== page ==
UCI makes changes to No Needles Policy

Window between glucocorticosteroid injection and competing increased to eight days; rules relaxed for vaccinations

by Simon_MacMichael   February 11, 2013  

Syringe

The UCI has announced a tightening of its No Needles Policy, extending the period in which a cyclist cannot compete after receiving an injection of glucocorticosteroids from two to eight days.

The change to the No Needles Policy, originally introduced to the governing body’s medical regulations in 2011, was approved by a meeting of the UCI’s Management Committee during the World Cyclo-cross Championships in Louisville, Kentucky earlier this month.

Glucocorticosteroids are anti-inflammatory steroid hormones naturally produced in the body through the adrenal glands, and can be used as anti-inflammatories to treat conditions including asthma and allergies, as well as in autoimmune disorders.

While research has suggested that in large doses they can cause cardiac ouput to increase, among other effects, their inclusion on the World Anti-Doping Agency’s Prohibited List results from potentially harmful side effects including feelings of euphoria which can prevent an athlete from feeling the pain from an injury.

Besides injections, glucocorticosteroids can be taken in tablet form, banned in competition unless the athlete has a Therapeutic Use Exemption, while they are permitted to be used topically as a cream to treat conditions such as rashes or haemorrhoids.

UCI President Pat McQuaid explained: “I requested the UCI Medical Commission to consider an extension of this period.

“A rider who raced at the weekend could receive an injection of glucocorticosteroids and be racing again in a mid-week competition.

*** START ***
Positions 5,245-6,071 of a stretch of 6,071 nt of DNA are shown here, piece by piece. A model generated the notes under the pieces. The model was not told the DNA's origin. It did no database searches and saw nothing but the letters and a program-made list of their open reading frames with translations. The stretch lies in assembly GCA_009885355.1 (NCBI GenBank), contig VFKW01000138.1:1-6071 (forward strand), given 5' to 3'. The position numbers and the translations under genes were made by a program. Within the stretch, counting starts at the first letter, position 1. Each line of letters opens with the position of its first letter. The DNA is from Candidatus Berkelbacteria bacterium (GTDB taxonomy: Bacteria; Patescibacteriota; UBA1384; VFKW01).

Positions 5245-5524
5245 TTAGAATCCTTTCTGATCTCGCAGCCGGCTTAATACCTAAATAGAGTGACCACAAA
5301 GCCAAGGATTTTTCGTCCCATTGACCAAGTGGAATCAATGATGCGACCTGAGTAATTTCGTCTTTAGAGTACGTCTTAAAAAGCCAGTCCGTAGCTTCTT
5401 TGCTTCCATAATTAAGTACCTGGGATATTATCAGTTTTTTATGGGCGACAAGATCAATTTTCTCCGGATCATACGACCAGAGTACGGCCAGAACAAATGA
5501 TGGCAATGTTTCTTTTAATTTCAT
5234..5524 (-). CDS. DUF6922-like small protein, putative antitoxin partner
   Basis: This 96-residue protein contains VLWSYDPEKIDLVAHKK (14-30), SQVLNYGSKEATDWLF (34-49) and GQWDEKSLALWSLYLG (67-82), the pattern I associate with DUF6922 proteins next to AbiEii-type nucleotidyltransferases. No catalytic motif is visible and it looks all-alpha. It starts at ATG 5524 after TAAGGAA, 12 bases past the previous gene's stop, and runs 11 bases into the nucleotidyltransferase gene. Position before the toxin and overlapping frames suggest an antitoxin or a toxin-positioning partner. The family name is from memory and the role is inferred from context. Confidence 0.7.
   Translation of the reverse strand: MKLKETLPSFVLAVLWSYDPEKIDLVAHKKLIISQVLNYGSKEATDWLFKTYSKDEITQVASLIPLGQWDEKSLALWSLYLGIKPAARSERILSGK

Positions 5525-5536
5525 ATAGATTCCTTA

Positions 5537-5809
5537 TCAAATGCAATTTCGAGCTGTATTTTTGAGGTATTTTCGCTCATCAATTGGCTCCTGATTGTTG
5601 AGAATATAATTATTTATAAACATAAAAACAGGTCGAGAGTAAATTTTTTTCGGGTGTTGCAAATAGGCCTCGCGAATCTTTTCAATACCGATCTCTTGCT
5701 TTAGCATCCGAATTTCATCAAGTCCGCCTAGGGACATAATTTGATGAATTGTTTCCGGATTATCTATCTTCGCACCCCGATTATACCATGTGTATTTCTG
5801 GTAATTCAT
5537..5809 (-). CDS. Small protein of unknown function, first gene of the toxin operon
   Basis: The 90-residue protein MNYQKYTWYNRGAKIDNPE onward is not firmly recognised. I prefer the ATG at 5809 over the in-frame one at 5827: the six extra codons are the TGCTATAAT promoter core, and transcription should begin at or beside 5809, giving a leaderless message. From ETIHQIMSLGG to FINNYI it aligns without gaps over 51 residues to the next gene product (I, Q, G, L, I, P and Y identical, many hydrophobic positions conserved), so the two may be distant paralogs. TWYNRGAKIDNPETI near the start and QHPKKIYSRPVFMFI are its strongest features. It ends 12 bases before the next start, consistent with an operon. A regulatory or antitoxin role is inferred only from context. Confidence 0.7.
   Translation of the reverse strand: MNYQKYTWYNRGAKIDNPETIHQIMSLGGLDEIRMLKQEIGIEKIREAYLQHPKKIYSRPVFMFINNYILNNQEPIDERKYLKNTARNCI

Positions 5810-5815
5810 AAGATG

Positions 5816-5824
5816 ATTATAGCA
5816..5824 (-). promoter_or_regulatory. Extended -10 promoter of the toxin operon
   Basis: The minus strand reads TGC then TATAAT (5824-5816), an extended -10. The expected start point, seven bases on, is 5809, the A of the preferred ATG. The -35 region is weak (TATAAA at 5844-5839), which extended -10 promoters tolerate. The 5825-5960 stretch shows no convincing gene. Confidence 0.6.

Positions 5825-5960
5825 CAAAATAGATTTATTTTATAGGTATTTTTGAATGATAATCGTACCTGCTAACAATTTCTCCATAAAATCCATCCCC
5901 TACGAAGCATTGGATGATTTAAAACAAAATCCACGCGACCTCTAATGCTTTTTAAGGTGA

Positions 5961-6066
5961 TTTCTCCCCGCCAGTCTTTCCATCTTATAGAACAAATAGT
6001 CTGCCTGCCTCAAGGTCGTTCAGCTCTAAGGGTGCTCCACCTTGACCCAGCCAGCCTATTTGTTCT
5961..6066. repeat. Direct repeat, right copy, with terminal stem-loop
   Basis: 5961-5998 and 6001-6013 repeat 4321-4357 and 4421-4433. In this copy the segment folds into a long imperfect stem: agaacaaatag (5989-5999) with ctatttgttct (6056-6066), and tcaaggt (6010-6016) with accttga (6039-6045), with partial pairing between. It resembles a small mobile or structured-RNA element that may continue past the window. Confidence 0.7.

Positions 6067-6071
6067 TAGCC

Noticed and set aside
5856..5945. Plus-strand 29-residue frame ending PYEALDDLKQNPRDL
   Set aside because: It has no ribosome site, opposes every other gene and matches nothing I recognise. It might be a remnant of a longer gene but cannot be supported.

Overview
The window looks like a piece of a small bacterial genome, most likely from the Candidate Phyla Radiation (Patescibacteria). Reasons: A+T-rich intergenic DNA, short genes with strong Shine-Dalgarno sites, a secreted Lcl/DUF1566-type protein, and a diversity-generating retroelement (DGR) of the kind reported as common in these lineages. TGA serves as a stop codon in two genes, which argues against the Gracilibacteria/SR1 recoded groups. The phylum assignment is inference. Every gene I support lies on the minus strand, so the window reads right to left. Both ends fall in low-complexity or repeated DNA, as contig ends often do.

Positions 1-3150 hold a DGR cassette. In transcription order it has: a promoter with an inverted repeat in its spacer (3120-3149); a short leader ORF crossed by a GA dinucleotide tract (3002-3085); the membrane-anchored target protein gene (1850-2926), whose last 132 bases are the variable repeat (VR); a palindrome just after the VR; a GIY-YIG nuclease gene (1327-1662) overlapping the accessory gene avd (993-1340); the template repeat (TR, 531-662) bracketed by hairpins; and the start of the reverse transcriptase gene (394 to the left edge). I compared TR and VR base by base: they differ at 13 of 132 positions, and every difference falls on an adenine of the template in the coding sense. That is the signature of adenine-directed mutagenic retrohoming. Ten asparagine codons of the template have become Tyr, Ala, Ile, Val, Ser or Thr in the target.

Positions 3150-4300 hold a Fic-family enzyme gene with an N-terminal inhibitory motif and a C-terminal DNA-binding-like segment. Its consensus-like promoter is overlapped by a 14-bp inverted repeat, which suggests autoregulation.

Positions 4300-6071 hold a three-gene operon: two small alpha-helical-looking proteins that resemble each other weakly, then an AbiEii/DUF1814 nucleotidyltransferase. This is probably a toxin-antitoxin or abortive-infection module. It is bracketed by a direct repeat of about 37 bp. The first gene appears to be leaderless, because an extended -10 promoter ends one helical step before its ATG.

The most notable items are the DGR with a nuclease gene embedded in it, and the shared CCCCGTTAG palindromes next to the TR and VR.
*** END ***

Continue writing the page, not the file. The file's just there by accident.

“Glucocorticosteroids are used to treat inflammations, so a rider requiring this treatment should not be racing within eight days. He or she should be attending his/her condition and resting.”

The UCI says that the regulations are in force for all licensed riders at all times.

It added that one area of the No Needle Policy had been relaxed, with riders no longer required to report injections performed for the purpose of vaccination, such as against the flu.

3 user comments

Oldest firstNewest firstBest rated

A welcome move. Each step in the right direction is a good step.

posted by Colin Peyresourde [1186 posts]
11th February 2013 - 10:20

6 Likes

Agree with Colin. This is a good policy change.

As others have pointed out elsewhere, the ITF permits tennis players to have corticosteroid injections, not just before a match but even during... Thinking Sad

posted by Sam1 [219 posts]
11th February 2013 - 11:30

6 Likes

Hmmmm. Makes you wonder how Premiership clubs or rugby clubs with busy schedules would cope? Treating players and having them back on the pitch each week would be harder with a longer ban period.

Sorry. What was I thinking.. It's all 'recreational' drugs in football - and just beer and protein powder in rugby. Big Grin

Silly me. You're probably right....

MercuryOne's picture

posted by MercuryOne [1084 posts]
12th February 2013 - 21:24

6 Likes